Burma: UK Considers Further Sanctions
Britain has admitted that it could seek further sanctions against the Burmese junta if it fails to improve its human rights record and deliver on promises over political reform.
World leaders and ministers are in New York this week [September 2008] in and around the United Nations as the Burmese people mark one year since the Saffron Revolution pro-democracy protests were brutally crushed.
European Union sanctions against the junta have so far seen imports of timber, metals, minerals and precious and semi-precious stones prohibited, while investment in these sectors has been banned.
Sanctions from the bloc are aligned against the junta itself and not its subjects, but the EU said that it would be "difficult to define tighter sanctions that target the repressive regime without harming the ordinary people of Burma".
The Foreign and Commonwealth Office told inthenews.co.uk the UK government "would support considering further sanctions if insufficient political progress in Burma is seen".
"Unanimity in the European Council would be required for measures to be adopted," a spokesperson added.
UK ministers are in New York pressing for Burma to remain on the security council agenda, with the status quo dubbed "inherently unstable".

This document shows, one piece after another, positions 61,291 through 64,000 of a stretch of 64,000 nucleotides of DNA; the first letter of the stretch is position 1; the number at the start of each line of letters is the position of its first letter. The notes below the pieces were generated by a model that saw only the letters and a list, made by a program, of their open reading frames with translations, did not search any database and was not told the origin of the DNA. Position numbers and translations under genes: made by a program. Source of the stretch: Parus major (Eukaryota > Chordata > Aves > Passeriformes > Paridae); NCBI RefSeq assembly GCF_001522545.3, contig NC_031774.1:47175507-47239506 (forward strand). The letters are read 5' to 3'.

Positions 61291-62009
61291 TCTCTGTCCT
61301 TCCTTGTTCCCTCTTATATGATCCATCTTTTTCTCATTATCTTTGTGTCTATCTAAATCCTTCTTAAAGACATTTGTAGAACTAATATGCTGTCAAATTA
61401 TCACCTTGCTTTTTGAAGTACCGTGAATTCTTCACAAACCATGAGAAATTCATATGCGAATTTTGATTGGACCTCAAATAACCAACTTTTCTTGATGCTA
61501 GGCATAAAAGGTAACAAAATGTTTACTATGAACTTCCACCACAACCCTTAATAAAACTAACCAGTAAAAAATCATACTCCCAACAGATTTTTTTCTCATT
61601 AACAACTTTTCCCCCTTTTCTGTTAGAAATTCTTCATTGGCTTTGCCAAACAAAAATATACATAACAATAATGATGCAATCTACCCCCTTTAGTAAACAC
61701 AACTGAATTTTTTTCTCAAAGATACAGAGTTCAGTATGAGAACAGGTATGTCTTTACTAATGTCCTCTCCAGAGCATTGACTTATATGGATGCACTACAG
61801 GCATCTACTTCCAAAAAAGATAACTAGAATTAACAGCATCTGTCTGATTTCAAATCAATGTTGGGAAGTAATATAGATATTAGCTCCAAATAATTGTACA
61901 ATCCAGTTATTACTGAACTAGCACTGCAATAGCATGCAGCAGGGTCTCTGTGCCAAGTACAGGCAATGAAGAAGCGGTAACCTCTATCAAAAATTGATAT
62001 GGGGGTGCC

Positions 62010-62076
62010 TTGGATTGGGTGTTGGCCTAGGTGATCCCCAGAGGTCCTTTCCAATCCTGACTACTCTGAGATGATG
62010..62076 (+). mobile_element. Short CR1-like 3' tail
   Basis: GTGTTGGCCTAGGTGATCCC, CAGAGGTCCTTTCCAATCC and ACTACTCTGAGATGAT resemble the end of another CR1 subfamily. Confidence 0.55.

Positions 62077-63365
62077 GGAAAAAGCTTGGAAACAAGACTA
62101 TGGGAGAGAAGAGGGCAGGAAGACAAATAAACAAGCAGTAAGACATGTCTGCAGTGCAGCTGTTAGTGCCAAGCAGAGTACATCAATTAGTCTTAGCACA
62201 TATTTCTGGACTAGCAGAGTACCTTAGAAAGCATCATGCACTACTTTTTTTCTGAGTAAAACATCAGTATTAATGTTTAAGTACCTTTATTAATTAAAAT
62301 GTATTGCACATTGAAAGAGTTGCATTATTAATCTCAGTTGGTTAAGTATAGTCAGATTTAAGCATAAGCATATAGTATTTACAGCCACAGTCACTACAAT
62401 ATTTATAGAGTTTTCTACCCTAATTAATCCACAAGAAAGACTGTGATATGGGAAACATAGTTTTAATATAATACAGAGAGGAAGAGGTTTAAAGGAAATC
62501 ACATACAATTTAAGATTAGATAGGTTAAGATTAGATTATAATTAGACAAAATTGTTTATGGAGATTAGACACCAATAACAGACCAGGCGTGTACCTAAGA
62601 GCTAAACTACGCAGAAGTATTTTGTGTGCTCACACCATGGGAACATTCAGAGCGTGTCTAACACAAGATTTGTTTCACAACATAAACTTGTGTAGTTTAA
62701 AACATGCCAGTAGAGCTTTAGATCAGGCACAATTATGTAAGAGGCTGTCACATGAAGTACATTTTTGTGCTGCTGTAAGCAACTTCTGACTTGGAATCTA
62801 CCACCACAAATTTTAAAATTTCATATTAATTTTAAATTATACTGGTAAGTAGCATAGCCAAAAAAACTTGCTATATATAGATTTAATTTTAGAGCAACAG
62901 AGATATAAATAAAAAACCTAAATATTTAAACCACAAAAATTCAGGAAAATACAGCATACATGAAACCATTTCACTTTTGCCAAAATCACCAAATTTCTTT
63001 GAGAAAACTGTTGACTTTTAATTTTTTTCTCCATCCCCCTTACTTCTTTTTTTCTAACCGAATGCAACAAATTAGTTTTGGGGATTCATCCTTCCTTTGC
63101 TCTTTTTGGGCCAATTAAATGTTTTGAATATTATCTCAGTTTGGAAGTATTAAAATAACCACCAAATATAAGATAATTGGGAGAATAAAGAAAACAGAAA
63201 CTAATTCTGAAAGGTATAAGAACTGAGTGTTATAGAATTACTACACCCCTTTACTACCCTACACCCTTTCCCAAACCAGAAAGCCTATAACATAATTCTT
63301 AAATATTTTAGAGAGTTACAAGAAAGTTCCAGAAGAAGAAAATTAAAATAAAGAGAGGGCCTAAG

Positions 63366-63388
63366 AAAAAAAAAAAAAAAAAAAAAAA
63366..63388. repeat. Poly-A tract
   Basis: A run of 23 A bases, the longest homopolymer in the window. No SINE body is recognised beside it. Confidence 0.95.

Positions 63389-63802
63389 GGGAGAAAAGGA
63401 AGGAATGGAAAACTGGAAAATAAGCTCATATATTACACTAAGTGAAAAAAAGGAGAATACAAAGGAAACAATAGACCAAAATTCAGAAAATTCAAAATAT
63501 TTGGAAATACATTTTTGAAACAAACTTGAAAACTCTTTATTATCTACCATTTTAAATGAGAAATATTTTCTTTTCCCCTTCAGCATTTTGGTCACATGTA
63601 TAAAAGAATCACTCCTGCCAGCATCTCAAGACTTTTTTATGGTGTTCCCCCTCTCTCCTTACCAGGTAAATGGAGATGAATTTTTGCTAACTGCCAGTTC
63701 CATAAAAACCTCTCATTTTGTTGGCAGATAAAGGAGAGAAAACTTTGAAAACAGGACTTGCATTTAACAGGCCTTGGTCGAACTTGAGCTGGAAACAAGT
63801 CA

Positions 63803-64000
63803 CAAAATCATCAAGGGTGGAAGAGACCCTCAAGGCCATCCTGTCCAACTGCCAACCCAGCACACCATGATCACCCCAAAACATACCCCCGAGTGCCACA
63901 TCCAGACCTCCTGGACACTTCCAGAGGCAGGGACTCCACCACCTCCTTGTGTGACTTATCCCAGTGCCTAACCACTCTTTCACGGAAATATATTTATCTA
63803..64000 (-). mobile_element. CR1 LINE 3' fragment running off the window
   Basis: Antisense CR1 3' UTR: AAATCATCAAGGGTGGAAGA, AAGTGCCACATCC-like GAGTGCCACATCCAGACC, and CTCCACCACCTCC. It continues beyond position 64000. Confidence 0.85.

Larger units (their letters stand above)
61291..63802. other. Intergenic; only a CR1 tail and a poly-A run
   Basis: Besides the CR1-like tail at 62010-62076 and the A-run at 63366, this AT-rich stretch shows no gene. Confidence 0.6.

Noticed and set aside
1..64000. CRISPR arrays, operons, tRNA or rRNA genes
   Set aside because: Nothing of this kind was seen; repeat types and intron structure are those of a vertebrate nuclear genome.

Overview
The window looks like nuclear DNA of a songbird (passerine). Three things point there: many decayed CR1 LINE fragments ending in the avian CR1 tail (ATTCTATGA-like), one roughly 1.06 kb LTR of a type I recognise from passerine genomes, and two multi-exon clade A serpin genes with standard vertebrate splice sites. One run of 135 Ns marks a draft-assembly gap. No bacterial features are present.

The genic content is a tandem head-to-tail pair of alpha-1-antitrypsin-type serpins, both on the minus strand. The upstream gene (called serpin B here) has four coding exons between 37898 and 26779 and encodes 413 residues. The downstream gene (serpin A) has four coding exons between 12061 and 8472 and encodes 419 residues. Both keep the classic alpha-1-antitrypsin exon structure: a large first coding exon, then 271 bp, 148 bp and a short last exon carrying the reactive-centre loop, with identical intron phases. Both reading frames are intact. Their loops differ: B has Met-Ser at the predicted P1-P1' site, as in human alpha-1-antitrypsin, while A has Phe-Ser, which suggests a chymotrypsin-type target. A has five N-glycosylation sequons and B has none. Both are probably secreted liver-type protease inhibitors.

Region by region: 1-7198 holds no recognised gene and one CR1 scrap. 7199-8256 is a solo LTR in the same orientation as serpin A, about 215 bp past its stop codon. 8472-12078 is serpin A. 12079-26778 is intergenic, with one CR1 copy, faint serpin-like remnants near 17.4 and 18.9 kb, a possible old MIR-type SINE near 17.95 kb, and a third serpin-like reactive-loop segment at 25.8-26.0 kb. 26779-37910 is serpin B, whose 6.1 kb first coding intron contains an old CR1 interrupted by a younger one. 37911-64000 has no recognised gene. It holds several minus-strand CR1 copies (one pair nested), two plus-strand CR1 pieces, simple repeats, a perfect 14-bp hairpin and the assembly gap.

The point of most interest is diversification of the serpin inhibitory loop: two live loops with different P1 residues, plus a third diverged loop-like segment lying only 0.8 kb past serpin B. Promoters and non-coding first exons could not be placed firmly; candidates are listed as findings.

Forthcoming summits between regional powers are being seen as a crucial opportunity to lobby key governments.
Burma has languished under the control of its current oppressive military government for two decades.
This time last year  the junta launched a brutal crackdown of the largest anti-military protests in Burma this century.
Twelve months [September 2007] ago the Burmese army was deployed to streets in major cities across the country in response to demonstrations that began in protest at fuel price rises.
Thousands were detained as a curfew was imposed, with the junta admitting that nine people – including Japanese photojournalist Kenji Nagai – died in the crackdown.
But international observers said the death-toll was likely to be much, much higher.
The junta has already come under intense international pressure following its perceived mismanagement in the aftermath of Cyclone Nargis, which killed up to 150,000 people after hitting southern Burma in May .